Titan is in the spotlight again. The Cassini probe has provided once more valuable data that scientists are analysing; the data seems to confirm the fact that there are heavy negative ions in the upper regions of Titan’s atmosphere. These could be the organic building blocks for molecules and this discovery is unexpected because of the chemical composition of the atmosphere (which lacks oxygen and mainly consists of nitrogen and methane). The observation has now been verified on 16 different encounters.
Professor Andrew Coates, researcher at UCL’s Mullard Space Science Laboratory and lead author of a new paper*, says:
“Cassini’s electron spectrometer has enabled us to detect negative ions which have 10,000 times the mass of hydrogen. Additional rings of carbon can build up on these ions, forming molecules called polycyclic aromatic hydrocarbons, which may act as a basis for the earliest forms of life.”
Their existence poses questions about the processes involved in atmospheric chemistry and aerosol formation and we now think it most likely that these negative ions form in the upper atmosphere before moving closer to the surface, where they probably form the mist which shrouds the planet and which has hidden its secrets from us in the past. It was this mist which stopped the Voyager mission from examining Titan more closely in 1980 and was one of the reasons that Cassini was launched.”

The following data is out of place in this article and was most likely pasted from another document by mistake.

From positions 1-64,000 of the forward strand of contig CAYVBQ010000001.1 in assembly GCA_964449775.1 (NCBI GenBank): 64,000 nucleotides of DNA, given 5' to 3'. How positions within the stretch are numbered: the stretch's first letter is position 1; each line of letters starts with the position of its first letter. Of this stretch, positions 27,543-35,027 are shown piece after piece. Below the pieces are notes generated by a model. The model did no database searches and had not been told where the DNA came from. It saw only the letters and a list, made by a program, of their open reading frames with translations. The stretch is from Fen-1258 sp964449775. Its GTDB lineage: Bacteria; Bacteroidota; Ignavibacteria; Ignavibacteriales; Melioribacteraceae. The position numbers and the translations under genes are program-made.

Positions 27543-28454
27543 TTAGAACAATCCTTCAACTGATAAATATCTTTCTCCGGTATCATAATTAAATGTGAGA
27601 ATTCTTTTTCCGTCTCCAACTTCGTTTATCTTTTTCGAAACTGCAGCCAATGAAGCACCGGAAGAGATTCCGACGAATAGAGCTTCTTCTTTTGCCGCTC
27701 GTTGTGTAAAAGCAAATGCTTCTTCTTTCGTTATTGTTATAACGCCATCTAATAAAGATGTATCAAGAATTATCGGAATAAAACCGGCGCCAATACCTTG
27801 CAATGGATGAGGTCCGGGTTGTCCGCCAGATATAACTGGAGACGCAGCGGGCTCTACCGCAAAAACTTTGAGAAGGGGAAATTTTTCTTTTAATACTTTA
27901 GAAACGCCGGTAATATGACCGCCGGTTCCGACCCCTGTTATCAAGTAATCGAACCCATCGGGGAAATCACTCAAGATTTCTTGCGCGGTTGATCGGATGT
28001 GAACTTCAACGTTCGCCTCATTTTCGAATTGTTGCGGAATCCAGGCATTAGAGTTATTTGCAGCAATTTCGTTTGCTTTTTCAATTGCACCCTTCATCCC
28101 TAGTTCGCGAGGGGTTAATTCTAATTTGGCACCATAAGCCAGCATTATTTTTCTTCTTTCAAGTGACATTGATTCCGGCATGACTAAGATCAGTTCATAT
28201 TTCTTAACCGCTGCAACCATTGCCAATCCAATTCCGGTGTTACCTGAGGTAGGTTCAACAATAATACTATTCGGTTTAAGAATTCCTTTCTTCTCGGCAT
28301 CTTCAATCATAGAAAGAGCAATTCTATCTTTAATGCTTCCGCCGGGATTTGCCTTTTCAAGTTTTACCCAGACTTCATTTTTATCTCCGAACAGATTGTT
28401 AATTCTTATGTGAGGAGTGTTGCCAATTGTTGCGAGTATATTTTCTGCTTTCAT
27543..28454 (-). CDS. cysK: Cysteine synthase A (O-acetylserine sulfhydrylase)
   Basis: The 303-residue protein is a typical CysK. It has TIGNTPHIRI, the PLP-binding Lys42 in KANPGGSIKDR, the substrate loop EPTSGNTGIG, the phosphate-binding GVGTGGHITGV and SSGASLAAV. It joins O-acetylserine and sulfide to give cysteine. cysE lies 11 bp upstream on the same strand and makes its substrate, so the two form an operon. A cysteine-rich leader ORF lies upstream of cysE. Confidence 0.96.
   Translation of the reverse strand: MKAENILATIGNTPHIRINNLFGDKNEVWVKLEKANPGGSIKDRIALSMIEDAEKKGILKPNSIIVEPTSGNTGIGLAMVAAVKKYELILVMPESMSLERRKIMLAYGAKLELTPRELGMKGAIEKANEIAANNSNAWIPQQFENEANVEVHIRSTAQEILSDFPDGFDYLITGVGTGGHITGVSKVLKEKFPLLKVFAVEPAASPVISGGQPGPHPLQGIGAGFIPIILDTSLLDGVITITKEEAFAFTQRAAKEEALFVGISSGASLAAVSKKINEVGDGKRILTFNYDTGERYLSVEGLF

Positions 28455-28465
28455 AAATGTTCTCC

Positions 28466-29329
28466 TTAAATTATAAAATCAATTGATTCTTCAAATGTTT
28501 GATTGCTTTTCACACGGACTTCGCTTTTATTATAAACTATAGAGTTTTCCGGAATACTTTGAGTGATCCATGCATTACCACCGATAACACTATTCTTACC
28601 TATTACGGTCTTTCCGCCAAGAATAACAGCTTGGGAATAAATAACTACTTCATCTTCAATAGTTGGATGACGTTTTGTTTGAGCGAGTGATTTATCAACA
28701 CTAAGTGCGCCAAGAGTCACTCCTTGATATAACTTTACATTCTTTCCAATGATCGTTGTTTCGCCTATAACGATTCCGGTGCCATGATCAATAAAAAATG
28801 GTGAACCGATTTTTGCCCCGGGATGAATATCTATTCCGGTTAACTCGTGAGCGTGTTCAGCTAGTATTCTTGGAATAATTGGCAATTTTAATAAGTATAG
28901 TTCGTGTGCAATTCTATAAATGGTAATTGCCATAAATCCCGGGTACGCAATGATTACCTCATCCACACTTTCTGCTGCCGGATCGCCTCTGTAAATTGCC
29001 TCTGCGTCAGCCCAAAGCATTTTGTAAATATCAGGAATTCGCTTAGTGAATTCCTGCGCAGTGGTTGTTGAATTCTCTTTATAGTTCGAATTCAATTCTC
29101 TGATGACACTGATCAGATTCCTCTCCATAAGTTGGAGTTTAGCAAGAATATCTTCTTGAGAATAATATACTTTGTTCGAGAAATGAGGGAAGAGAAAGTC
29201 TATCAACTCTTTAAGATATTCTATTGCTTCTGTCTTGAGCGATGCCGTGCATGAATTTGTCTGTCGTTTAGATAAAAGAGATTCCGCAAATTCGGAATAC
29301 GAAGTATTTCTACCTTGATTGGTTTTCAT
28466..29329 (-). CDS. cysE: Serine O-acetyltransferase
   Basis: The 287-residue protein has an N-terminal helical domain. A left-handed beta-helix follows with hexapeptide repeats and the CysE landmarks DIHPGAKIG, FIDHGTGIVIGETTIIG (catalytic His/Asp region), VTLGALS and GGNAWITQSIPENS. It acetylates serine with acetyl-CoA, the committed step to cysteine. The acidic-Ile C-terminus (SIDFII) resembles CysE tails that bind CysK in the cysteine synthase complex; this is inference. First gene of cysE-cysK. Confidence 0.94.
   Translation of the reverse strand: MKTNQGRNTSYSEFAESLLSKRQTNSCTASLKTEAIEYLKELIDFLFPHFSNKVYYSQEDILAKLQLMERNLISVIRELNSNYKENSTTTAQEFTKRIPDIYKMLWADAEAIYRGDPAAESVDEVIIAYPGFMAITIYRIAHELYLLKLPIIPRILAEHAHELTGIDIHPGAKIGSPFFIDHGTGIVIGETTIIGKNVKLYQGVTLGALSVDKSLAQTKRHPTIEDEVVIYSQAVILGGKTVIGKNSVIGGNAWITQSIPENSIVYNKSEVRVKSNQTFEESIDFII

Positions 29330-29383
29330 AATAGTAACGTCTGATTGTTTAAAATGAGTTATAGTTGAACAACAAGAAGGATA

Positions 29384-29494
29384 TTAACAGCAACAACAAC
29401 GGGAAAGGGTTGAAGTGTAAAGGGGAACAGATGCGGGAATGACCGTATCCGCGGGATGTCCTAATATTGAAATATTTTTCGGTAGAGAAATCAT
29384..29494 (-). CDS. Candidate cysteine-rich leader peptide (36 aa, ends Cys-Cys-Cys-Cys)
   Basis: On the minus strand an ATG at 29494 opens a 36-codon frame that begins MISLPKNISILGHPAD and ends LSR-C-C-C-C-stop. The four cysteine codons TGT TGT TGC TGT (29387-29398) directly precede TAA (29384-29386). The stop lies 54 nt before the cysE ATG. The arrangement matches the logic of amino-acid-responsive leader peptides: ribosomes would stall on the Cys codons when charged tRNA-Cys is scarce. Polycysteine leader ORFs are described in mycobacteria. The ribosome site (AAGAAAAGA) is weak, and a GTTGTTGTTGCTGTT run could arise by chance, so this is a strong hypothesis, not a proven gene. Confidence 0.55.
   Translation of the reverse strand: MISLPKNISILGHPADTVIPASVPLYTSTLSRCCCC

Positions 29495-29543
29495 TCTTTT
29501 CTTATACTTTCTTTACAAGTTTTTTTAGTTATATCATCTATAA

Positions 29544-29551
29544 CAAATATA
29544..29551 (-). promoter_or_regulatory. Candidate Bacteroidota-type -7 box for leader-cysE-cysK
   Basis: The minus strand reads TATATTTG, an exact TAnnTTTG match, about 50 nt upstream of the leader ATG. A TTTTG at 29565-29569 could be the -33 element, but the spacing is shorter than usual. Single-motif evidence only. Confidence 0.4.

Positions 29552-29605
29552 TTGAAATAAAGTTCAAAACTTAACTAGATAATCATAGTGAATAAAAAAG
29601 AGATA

This paper works with a paper previously published in Science (May 11) where the team found smaller tholins, up to 8,000 times the mass of hydrogen, forming away from the surface of Titan. The Cassini-Huygens mission is a cooperative project of NASA, the European Space Agency and the Italian Space Agency.
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